Afropunk noise complaint leads to online threats for Fort Greene man

A Fort Greene resident who spoke with Afropunk music festival about its noise levels was threatened and harassed online. Above, a sign featuring Afropunk's mantra hangs at the festival in Commodore Barry Park on Aug. 27, 2016.
A Fort Greene resident who spoke with Afropunk music festival about its noise levels was threatened and harassed online. Above, a sign featuring Afropunk’s mantra hangs at the festival in Commodore Barry Park on Aug. 27, 2016. Photo Credit: Getty Images / Mark Wilson

A Fort Greene resident says his attempts to discuss noise complaints with organizers of the Afropunk music festival in Brooklyn devolved into threats and online harassment, leaving him fearful for his family’s safety.

“It was the whole shoot first and ask questions later mentality…,” said the resident, who did not want to be named due to the threats.

Afropunk, which draws about 60,000 people, is held every year at Commodore Barry Park in Fort Greene. This year’s festival — whose headliners include Solange, Anderson .Paak and Thundercat — will take place on Aug. 26 and 27.

The native New Yorker, who has lived in Brooklyn for over a decade, said he has sent several emails to Afropunk about noise issues over the years, but was met only with silence from organizers.

So when Community Board 2 agreed to help set up a closed-door meeting with festival organizers and encouraged him to invite other neighbors, he jumped at the opportunity.

“I personally am a fan of the music, and have worked (with) several of the bands that have played the festival, but I have a young child to care for, and the noise levels were too loud and late,” he said. “That’s why I decided to reach out to the community board to see if they could get the organizers to respond. Thanks to the community board, we were able to schedule a meeting.”

But after word got out that he had asked neighbors who live near the park to join him at the meeting, he said strangers started sending him nasty messages and threats online.

“I got so many messages threatening me and my family with violence. All said I was a racist, a gentrifier, a honky…” he said, adding that he wants to shield his family from the harassment so he hasn’t filed a police report.

The response, he said, also shocked him considering Afropunk espouses a “no hate” mantra.

“Most of those attacking me didn’t even have the facts straight,” he added.

Claims that he was trying to shut the festival down were completely false, he said. The meeting was only to address solutions to noise levels for neighbors who live near the park.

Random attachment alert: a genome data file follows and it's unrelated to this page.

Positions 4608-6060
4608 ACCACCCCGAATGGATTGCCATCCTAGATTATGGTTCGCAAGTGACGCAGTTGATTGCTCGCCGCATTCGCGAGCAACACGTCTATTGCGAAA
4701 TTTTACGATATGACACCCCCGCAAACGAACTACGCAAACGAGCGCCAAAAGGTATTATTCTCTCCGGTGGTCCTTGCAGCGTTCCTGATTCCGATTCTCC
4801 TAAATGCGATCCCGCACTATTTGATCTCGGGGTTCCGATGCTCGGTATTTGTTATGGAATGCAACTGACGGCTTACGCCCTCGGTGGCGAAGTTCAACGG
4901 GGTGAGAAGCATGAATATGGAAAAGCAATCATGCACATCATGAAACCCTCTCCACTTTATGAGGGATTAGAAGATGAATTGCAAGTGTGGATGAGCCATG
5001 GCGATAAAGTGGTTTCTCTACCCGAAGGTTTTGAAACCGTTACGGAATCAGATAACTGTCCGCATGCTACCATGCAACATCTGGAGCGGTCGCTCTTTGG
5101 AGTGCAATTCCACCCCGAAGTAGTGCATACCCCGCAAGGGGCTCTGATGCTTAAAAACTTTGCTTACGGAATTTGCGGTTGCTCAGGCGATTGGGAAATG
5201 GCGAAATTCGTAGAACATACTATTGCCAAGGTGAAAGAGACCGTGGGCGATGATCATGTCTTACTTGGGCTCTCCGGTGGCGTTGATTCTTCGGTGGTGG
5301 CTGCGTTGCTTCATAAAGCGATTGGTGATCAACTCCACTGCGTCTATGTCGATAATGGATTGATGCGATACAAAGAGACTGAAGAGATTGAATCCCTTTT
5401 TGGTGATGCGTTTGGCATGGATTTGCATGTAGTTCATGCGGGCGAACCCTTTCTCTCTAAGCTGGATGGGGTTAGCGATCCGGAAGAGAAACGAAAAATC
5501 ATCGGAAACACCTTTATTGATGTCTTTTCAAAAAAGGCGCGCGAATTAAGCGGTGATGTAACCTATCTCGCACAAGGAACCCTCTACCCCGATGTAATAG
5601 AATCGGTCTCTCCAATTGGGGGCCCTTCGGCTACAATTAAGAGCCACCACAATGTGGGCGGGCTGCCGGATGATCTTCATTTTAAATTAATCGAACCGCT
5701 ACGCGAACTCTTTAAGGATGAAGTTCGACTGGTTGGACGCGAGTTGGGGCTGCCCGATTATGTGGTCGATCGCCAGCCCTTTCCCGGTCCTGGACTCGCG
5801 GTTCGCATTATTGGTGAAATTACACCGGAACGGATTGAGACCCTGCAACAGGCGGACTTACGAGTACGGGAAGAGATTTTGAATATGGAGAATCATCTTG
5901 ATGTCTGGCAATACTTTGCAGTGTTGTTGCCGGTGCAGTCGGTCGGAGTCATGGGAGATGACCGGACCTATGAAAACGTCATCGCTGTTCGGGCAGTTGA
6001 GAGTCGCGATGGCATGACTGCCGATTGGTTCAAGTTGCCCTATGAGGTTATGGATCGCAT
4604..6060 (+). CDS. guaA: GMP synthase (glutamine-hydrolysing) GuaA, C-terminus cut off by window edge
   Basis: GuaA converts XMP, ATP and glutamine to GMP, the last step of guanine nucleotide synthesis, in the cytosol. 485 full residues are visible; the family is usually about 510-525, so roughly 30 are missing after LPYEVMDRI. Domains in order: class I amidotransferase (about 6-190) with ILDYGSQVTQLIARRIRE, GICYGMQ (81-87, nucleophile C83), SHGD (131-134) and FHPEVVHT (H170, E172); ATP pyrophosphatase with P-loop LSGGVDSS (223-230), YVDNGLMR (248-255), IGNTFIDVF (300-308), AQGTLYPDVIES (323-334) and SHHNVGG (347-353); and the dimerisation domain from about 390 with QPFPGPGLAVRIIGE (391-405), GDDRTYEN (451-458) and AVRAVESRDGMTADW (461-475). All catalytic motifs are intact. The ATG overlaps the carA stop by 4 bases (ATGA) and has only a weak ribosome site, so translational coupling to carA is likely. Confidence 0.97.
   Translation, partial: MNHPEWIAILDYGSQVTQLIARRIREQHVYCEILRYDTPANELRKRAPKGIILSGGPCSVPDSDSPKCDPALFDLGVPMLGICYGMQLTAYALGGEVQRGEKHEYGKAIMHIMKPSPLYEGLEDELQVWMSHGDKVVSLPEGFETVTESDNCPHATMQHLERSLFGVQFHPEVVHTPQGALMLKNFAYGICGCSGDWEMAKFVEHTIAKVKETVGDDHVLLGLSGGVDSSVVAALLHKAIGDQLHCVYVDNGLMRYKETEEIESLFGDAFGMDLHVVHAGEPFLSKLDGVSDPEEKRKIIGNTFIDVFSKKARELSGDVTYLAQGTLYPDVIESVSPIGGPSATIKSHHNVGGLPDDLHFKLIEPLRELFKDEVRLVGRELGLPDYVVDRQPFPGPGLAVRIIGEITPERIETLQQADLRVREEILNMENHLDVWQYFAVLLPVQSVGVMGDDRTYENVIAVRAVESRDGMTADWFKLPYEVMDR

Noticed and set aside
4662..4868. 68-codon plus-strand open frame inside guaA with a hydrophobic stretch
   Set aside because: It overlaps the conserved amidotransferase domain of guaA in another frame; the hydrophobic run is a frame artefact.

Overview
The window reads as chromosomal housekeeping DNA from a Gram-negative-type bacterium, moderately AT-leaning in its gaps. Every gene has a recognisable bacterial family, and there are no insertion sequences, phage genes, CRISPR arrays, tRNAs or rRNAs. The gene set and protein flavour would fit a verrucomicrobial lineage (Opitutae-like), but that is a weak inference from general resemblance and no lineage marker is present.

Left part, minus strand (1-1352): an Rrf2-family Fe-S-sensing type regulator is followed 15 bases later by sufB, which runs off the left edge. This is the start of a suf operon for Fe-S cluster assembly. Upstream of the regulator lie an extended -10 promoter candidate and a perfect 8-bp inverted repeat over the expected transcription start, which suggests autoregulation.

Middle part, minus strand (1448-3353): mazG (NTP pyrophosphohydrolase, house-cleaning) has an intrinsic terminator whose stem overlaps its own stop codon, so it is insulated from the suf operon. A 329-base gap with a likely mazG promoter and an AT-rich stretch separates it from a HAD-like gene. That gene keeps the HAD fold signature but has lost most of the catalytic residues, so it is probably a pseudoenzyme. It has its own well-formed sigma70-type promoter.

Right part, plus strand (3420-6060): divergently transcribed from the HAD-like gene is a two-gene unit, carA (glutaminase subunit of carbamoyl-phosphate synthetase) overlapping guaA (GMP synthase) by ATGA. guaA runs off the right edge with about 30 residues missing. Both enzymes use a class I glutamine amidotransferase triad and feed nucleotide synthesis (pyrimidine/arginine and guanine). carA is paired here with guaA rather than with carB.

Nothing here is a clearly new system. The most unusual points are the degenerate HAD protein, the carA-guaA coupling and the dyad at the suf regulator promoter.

“Afropunk is an international commercial music festival that is held in a small neighborhood park within steps of the homes,” he said. “The concert had previously gone past midnight on a Sunday with speakers close to residential buildings with no sound barriers implemented.”

The meeting, which took place on Aug. 8, consisted of six neighbors, two festival organizers and one representative from the community board, he said. A representative from Community Board 2 confirmed the “informal” meeting took place. A request for comment from Afropunk was not returned.

At first, he said the Afropunk organizers appeared receptive to the complaints and suggested solutions, including the installation of noise dampeners around the park’s fencing and moving the speakers so they face away from homes, but ultimately no changes were promised.

“They said they would look into it, but since we had the meeting they emailed us and told us they couldn’t do this, which was extremely disappointing,” he said.

Festival organizers also sent the neighbors information on the positive impact Afropunk has had on the community, including its Afropunk Army, a volunteer activist group.

“The meeting was a good starting point for addressing noise issues,” he said. “The city as well as the concert organizers need to ensure sound levels and concert times are followed in accordance with permits issued.”

Despite the outcome of the meeting, the threats and harassment online have continued, he said, even though he deactivated his social media accounts. “Sadly, still days later, I see people are posting my photo online with threats.”

When he told Afropunk of the online harassment over the meeting, he said a representative failed to address the crux of the issue and instead said the festival wouldn’t issue a statement because it would only inflame the harassers further.

“I understand the event is loved by many, and it should continue, but the event organizers and the attendees should understand that it’s hard for some of the people who live here, especially when it goes until 12:30 a.m. and you have to be up work early the next day,” he said, referring to the 2015 festival that played past its 10 p.m. curfew on a Sunday.

The issue at its core, he said, is that Afropunk has become a massive commercial concert in a residential neighborhood with virtually no sound mitigation. And although Afropunk was unwilling to institute noise mitigation efforts, he hopes that will change in the future.

“It was never about canceling the festival, nor was it about race, it was about making the noise tolerable for those who live here,” he said. “I hope next year the festival will implement my suggestions of moving the stage in the opposite direction and installing sound dampeners around the fencing as well as enforcing the curfew. All of the changes I recommended will not impact anyone’s enjoyment of the show and will make everyone happy.”